Deutsche Bank Sees Record Year for Its Saudi Arabian Unit

  • German lender continuing to invest in Saudi Arabian business
  • Local CEO sees opportunity next year even with slump in crude

Deutsche Bank AG expects its best-ever performance in Saudi Arabia this year even as oil slumps and the country’s economic growth slows, according to Jamal Al Kishi, chief executive officer of the lender’s local unit.

“2015 has been a record year for us in Saudi Arabia, mostly driven by structured financing and M&A work,” Al Kishi, head of Deutsche Securities Saudi Arabia, said in an interview in Riyadh, declining to give financial details. “For Deutsche Bank, the business in Saudi Arabia is one of the largest contributors to the Middle East and Africa sub-region, and we see that reflected in the continued investment and commitment here.”

The Frankfurt-based lender was among banks that arranged a 2 billion riyal ($530 million) bond for Riyadh’s Arab National Bank in September and participated in a $10 billion loan for oil producer Saudi Aramco in March. It’s also advising Aramco on a potential acquisition of some marketing, retail and refining assets from China National Petroleum Corp., people with knowledge of the matter said in October.

Deutsche Bank, which employs about 80 people in Saudi Arabia, is the fourth-biggest earner of investment banking fees in the Middle East this year, up from fifth a year earlier, according to New York-based research firm Freeman & Co. The bank, which ranks behind HSBC Holdings Plc, Goldman Sachs & Co. and Barclays Plc, has made $35.9 million from arranging bonds, syndicated loans, M&A and equity capital market deals. Freeman doesn’t break out data for Saudi Arabia.

A drop in the price of oil - Saudi Arabia’s principal form of revenue - is leading the country to report its first budget deficit since 2009, while economic growth is expected to slow to 2.5 percent next year, from 3 percent in 2015, according to the median estimate of 12 economists compiled by Bloomberg. Despite that, deal activity remains active as state-owned companies seek investments abroad and to raise capital.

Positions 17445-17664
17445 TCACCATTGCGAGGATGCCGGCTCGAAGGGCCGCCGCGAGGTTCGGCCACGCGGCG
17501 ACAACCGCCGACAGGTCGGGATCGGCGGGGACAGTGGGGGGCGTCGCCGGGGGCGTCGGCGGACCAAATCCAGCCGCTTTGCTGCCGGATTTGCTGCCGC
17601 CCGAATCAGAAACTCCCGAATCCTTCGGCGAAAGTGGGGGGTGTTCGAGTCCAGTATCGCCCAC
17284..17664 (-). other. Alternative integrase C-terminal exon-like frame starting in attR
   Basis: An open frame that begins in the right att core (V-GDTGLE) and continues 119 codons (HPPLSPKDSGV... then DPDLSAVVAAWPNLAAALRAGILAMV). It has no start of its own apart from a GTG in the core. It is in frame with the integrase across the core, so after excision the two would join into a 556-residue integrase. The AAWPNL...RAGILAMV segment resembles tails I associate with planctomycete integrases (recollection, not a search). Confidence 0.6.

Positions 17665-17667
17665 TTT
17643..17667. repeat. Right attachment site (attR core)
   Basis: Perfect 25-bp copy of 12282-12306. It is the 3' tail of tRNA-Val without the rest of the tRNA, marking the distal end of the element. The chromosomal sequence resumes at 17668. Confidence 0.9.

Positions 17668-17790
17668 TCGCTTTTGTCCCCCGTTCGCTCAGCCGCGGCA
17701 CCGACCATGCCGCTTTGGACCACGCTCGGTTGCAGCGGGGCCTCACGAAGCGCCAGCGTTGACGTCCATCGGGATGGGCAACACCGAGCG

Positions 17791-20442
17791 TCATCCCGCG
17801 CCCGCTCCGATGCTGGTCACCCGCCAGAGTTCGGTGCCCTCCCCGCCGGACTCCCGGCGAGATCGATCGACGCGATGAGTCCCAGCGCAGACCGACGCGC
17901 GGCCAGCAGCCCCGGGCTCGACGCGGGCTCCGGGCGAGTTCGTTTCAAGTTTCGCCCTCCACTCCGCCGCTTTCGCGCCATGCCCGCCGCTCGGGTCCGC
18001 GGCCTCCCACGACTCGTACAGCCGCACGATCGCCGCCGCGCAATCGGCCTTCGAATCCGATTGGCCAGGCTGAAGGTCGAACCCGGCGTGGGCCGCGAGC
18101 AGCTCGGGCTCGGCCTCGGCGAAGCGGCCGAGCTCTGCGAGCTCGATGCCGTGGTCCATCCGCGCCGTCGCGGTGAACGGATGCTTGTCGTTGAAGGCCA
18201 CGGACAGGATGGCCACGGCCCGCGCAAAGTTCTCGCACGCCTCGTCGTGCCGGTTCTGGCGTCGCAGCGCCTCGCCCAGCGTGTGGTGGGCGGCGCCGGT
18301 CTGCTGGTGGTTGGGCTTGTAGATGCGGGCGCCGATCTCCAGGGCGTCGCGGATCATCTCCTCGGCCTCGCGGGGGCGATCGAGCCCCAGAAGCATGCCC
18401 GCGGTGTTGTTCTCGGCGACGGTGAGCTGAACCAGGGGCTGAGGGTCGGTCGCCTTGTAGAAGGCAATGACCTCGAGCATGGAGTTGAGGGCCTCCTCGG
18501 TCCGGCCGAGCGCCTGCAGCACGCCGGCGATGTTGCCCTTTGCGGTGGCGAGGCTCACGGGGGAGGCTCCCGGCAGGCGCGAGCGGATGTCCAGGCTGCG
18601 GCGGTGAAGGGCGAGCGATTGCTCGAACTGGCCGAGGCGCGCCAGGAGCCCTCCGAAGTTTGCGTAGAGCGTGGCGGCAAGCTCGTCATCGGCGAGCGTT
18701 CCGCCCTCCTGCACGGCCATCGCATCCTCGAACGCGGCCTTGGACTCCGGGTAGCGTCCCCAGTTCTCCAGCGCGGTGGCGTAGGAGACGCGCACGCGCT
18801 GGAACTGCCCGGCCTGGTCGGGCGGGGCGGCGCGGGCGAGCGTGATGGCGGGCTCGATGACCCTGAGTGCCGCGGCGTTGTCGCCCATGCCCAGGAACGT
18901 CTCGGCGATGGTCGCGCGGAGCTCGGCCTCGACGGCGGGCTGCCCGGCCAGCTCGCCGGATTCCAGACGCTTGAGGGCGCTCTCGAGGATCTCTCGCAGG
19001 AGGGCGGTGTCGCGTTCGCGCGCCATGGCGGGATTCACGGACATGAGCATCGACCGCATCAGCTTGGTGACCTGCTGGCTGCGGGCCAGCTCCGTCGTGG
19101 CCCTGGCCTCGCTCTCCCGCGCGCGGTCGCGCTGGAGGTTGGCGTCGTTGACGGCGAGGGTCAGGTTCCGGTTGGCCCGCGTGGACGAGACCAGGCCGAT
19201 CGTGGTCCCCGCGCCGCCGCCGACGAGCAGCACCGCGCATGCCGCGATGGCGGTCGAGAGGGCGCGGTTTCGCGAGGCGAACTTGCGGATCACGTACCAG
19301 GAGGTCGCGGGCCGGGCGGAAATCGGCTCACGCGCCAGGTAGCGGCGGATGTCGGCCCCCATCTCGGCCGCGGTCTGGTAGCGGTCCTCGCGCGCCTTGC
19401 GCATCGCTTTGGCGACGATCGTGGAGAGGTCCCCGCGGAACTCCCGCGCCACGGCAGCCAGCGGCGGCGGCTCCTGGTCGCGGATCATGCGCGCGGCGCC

“The opportunity here is great and really the international banks here are only just scratching the surface,” Al Kishi said. “We definitely see a lot more opportunity in Saudi Arabia even with the oil price where it is.”

Such bullishness may mean Deutsche Bank’s business in Saudi Arabia will escape cost-cutting measures being considered by co-chief executive officer John Cryan. His plans involve eliminating the dividend for two years, pulling out of businesses in 10 countries and shrinking headcount by about a quarter to revive profit and reverse a share slump.

Globally, Deutsche Bank’s advisory business saw revenue jump 20 percent to 471 million euros ($515 million) in the first nine months from a year earlier, company filings show. That made it the smallest source of earnings at the firm’s investment banking and trading unit, which saw revenue rise 14 percent to 12.1 billion euros in the nine months through September, according to the filings.

Ashok Aram, who heads Deutsche Bank in the Middle East and Africa, will expand his role to take charge of Europe as the Frankfurt-based lender reduces its global coverage to five regions from seven, co-CEO Juergen Fitschen said Oct. 29. The bank has 14 offices in the Middle East and Africa, with Dubai serving as the regional hub, according to information on the bank’s website.

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